I mentioned that I was doodling out an "illustrated cap." I was just talking about the letter part of this illustration you see at left. (Or is that to the right? I never can keep them straight... Left!) I did the background just fiddling with layers and brushes and cycling colors. I have fun with that "grass" brush, I have to admit.
I didn't do this for any reason other than that I want to start playing with hand drawn letter forms, because fonts don't always do what you like with every letter. I've come across a few times when I had a look I wanted except that the capital C was weird, and since my name starts with C, that sinks the font for my cover design.
I'm possibly thinking of doing my name as a logo.
In the meantime, "A" stands for Adventure Magazine. I came across a few issues of Adventure on Archive.org. The three issues in question were from 1921, 1935 and 1949 (though the last was mislabeled as 1945). As the title suggests, Adventure was a pulp magazine of men's adventure stories (before "Men's Adventure" became code for "soft porn" -- although there were plenty of those at the time too). The stories were often sea adventures with pirates, but they were also westerns, or hard-boiled detective, or even knights and broadswords tales. I think I saw one spy/war story.
Many of these types of magazines were illustrated, some just had illustrations at the start of each story, some no internal illustrations at all -- just a cover, and ads. Adventure had illustrations for most stories, and something extra: Dingbats!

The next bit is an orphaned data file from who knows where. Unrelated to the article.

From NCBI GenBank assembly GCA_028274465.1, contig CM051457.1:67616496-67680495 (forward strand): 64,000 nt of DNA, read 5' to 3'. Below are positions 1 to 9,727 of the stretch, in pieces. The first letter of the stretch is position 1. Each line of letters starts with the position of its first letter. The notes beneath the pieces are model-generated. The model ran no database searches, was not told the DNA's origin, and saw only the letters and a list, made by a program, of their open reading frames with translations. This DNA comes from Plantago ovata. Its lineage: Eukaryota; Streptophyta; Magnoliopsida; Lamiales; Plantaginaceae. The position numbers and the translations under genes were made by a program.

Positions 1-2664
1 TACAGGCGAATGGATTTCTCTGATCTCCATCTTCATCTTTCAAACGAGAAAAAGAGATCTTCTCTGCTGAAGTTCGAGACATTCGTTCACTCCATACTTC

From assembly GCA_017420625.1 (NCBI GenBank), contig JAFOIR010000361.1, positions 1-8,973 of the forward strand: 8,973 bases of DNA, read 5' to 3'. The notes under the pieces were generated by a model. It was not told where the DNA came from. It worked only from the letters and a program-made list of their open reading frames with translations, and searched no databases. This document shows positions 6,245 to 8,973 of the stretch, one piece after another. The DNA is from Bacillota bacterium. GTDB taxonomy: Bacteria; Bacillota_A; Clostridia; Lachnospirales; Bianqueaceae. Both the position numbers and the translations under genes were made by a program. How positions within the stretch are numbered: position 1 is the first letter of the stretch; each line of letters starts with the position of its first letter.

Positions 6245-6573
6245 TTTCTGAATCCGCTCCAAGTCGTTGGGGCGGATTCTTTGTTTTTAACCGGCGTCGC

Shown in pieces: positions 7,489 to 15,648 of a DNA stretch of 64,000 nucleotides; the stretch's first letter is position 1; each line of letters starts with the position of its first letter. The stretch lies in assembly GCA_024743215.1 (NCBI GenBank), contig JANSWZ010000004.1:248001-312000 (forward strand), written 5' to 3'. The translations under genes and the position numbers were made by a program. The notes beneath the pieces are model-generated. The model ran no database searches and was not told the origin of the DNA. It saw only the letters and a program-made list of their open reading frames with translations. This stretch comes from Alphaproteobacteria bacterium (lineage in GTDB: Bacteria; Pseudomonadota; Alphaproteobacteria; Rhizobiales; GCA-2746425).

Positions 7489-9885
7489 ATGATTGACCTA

At the start of every section break in a chapter (but not the chapter headings themselves) they had a little illustration set into the corner of the type like an illustrated capital. Not very big at all. Maybe three quarters of an inch square.
In the three issues I saw, only a few of these dingbats were reused, but I suspect that most of them saw use in multiple stories and issues. For those of you who don't know why clip art is called "clip" art, the reason was because you might have a book or sheets of these kinds of things, and you'd clip them out and literally paste them in with paste when you did your layout.
If you look at the globe in the selection above, you can see that the shadows made by the cut edge has made it into the image itself. (They are too thick for that to have been a first generation of those cut lines. Likely those lines were very fine at first, but got reproduced and reproduced.)
I don't know what attracts me to these sorts of little images, but I adore little illustrations which enhance the book without really being quite illustrations. Many magazines and books used to have chapter headers which were partly decorative and partly illustration too. And I keep thinking about how these kinds of simple black and white drawings could look really spiffy on an ereader -- even a monochrome Kindle.
So doing something like these may become one of my drawing day projects.
I'll sign off with a word about Archive.org:
Archive.org is a clearing house or aggregator for libraries and archives and sites like Project Gutenberg, where they make all sorts of public domain media available -- from video and audio clips, to old magazines. They are really raw, though. Unlike Gutenberg, which has volunteers constantly working on proofing and upgrading the files, I swear that most of the magazines I find on Archive.org are raw scans which have been automatically OCRed and processed into ebook form without correction. So I usually download the whole set of raw scans to do my reading from those. It is MUCH easier to read them that way.
See you in the funny papers.